Gen Y Hardest to Hire and Retain - Robert Half

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Generation Y are the hardest to hire and retain compared to their baby boomed and Gen X peers. Read the full article by Robert Half here.

Compared to their Baby Boomer and Gen X peers, Gen Y employees are the hardest to hire and retain within finance and accounting roles in Australia according to research released today by specialist finance and accounting recruitment firm, Robert Half. However, contrary to popular perception, their career priorities are not markedly different from more experienced employees.

Of 300 CFOs and finance directors surveyed, 38% believe Gen Y employees to be the most difficult to recruit into finance and accounting roles, compared with Gen X (24%) and Baby Boomers (10%).

Once hired, nearly half (49%) of executives said that Gen Y staff are the hardest to retain, compared with Gen X (18%) and Baby Boomers (6%).

Sixty-two percent of employers attributed the challenge with retention to high expectations among Gen Y employees for career advancement, followed by expectations for remuneration (53%) and work-life balance (41%).

“As more Gen Y professionals enter the market, companies need to adapt their hiring strategies to attract and retain these staff,” said Andrew Morris, Director for Queensland and Western Australia at Robert Half. “This means thinking beyond purely financial incentives and considering formal career planning, mentoring and coaching as part of the total package.”

Little difference in priorities across generations

However, companies need to be careful not to alienate more tenured employees by appearing to pander to the needs of the Millennial generation. While Baby Boomers and Gen X may be easier to retain, they do not expect their careers to stand still. In fact, the priorities of more experienced employees closely match the expectations of Gen Y.

Eighty-eight percent of financial executives who cited challenges in retaining Baby Boomers attributed the difficulty to high expectations for career advancement, followed by expectations for remuneration (71%) and work-life balance (47%).

Gen X employees showed a similar pattern to Gen Y. Of employers who said that retaining Gen X was a challenge, 63% cited career advancement, followed by expectations for remuneration (43%) and work-life balance (39%).

“Ambition is no substitute for experience,” said Andrew Morris. “Tenured employees are a huge asset to any company. They have worked hard to build their skills and, as they look to round out their careers, they expect to be recognised and rewarded.”

Their expectations are not ungrounded. In addition to formal accounting qualifications, financial decision-makers place a high premium on management (56%) and leadership (46%) experience when filling finance and accounting roles.

“Gen Y professionals cannot expect instant career gratification through advancement,” concluded Morris. “Companies should provide skills development and coaching, but they also need to take care not to neglect their more experienced employees.”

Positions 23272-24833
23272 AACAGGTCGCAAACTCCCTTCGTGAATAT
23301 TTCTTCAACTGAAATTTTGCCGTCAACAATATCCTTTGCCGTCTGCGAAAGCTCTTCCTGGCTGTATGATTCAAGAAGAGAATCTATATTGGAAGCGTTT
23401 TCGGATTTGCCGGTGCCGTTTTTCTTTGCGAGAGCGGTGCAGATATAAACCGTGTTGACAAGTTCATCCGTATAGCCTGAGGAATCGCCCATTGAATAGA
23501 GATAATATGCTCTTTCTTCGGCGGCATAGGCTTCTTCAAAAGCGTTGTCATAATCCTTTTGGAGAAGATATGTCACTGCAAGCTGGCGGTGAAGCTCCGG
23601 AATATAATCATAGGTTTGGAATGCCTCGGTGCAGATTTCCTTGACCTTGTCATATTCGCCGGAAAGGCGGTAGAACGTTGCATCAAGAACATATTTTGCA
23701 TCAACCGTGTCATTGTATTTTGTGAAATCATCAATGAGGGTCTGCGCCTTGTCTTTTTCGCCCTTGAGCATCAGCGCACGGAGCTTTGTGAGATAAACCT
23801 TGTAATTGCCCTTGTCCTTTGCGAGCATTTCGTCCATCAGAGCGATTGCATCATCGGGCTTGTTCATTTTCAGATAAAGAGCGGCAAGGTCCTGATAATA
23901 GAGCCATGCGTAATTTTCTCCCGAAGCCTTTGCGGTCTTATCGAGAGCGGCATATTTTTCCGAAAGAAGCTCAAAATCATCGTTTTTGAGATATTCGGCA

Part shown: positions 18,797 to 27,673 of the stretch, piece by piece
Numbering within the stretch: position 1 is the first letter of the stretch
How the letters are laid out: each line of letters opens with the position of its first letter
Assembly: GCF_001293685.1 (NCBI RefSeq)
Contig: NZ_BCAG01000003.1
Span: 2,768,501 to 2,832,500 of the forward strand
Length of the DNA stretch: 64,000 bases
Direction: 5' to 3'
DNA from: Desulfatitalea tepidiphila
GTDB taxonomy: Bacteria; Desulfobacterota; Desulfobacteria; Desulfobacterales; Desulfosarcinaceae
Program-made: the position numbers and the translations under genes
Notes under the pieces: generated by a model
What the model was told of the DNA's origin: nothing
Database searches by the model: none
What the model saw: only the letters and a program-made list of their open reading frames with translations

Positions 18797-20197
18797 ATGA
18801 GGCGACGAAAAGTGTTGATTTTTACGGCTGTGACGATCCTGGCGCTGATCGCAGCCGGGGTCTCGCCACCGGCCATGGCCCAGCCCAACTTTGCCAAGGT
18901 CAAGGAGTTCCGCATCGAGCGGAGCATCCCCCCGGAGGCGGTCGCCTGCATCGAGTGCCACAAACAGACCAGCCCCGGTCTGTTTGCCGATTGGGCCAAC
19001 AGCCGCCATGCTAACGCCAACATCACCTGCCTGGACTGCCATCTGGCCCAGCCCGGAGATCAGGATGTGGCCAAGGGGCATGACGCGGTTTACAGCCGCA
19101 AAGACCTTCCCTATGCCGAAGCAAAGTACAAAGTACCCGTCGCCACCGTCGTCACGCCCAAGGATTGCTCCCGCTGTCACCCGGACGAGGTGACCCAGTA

Robert Half offers six recommendations for managing cross generational teams:

1. Look for different ways to empower people. Gen Y employees tend to prefer regular feedback and the opportunity to take on roles that leverage their strengths, especially in digital and social media environments. Gen X and Baby Boomers appreciate opportunities to build their people and leadership skills.

2. Set up informal cross training or coaching sessions so employees of different generations can share their respective areas of expertise. Sometimes the best ideas can come from a fresh graduate, a veteran with 20 years of industry experience or someone in between.

3. Allow employees at all levels opportunities to expand their skills through a mix of in-house training and subsidised education.

4. Assist employees in developing project workflows that accommodate differing work styles. Some employees may prefer to work in a largely digital environment while others prefer more traditional styles of sharing documents and ideas.

5. Encourage mentoring in both directions, not just ‘top down’. A Gen Y employee, for example, may volunteer to mentor a more senior colleague on using online collaboration tools or social media platforms in the workplace.

6. Allow baby-boomers to take on transitional roles prior to retirement such as consultant or trainer, to pass on their knowledge to less experienced employees.

Robert Half Australia is the world's leading specialised recruitment firm and the first to provide placement services for accounting, finance and information technology professionals. We also provide a number of salary guides including IT salary guides, accounting salary guides and finance salary guides.

Take a look at our "generation why" infographic.

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Jill Unikel
Robert Half
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